I’m not usually one to make bold predictions but, based on what I’ve seen of Takuma Asano in the Olympics, I’m sure he’ll be a bigger hit at Arsenal than his Japanese predecessors: Junichi Inamoto and Ryo Miyaichi.
What makes Asano stand out from the crowd is his physicality. For a Japanese player, he is quite muscular.
Aside from that, Asano has what Ryo had: pace and technique. I’d say Asano has more skill than Ryo in that he has an almost innate ability to know when to employ a particular technique to the best effect. This was shown by his deft touch into the Nigerian net in Japan’s opening game at the Olympics. It was an extravagantly-finished goal, but it was effective. You might say, dare I say it, there was a touch of Robert Pires about it.
In the game, it was difficult for Asano to make an impact, as Japan were already trailing to Nigeria when Arsenal’s new signing made his entrance, just after half-time.
Asano was racing around like a ‘blue-Arsenal’ fly, chasing lost causes, in a manner not unlike a headless chicken, initially. That changed to a more mature performance as he struggled for breath after injecting enthusiasm into a lifeless Japan team.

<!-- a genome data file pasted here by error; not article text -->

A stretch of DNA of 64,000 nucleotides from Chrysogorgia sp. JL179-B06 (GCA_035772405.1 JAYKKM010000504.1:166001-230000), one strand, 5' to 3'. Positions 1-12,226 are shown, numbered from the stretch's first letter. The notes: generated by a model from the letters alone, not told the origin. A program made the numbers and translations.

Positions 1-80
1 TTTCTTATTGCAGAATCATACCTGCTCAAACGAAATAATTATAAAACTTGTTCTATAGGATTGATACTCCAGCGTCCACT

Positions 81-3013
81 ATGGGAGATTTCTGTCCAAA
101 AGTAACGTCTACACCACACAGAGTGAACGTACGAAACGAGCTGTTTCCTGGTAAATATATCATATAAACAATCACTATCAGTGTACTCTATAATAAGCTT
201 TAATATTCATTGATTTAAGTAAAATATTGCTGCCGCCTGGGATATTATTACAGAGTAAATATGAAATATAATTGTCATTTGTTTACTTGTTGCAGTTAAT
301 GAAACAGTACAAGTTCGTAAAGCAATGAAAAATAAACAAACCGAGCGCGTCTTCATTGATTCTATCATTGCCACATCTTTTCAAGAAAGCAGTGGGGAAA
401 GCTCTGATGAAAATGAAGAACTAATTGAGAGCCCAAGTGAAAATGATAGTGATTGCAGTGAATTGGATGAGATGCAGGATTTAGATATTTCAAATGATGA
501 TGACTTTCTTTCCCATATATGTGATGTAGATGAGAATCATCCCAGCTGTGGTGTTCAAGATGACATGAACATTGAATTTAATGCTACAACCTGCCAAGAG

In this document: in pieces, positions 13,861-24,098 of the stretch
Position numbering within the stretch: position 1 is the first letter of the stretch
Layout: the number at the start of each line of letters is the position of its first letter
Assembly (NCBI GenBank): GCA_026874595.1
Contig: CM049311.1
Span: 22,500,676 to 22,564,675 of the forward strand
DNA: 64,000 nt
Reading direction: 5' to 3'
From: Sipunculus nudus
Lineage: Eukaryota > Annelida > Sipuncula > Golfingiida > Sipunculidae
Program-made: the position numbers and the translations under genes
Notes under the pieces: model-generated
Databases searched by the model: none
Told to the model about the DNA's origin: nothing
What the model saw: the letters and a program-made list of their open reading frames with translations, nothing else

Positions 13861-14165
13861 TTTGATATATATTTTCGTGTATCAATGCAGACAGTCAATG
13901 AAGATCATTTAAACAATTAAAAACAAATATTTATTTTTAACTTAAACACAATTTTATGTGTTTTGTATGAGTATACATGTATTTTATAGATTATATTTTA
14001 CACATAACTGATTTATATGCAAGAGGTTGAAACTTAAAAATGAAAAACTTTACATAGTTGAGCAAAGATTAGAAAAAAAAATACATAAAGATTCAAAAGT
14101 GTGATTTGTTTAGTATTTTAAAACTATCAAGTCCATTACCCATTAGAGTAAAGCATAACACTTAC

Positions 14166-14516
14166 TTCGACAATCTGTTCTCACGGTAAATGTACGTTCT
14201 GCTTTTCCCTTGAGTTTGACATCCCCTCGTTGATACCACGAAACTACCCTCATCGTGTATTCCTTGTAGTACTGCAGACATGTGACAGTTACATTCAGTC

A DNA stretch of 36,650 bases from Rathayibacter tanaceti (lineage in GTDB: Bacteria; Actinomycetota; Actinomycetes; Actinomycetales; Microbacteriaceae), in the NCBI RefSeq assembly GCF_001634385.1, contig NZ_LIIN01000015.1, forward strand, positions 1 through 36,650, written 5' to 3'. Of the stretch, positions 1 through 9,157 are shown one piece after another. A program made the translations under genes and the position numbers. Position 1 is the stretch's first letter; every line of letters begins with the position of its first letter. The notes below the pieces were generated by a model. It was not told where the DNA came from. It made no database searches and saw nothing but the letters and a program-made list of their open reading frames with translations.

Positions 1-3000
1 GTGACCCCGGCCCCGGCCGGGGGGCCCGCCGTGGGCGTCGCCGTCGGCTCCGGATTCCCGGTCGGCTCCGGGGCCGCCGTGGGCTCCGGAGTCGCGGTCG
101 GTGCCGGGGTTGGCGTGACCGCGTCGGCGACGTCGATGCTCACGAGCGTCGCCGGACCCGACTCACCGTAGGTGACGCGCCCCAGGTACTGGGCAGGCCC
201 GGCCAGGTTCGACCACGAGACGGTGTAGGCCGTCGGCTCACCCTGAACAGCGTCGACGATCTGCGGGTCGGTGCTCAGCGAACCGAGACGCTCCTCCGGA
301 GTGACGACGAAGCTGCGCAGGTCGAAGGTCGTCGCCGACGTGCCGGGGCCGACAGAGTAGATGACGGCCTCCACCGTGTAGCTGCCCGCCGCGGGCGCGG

Although, the comeback was incomplete when the final whistle went and Japan still trailed by 5 goals to 4, Asano had done enough to raise expectations of Arsenal fans.
One thing Arsenal fans will not want to do is heap too many hopes on Asano’s head. If he’s so good, some will say, why was he left on the bench by his national team manager for the opener?
Of course, most Arsenal fans expect Asano to be loaned out. However, based on his performance, he may be able to add more value than supporters first thought to a Premier League squad that still lacks depth going into the forthcoming campaign.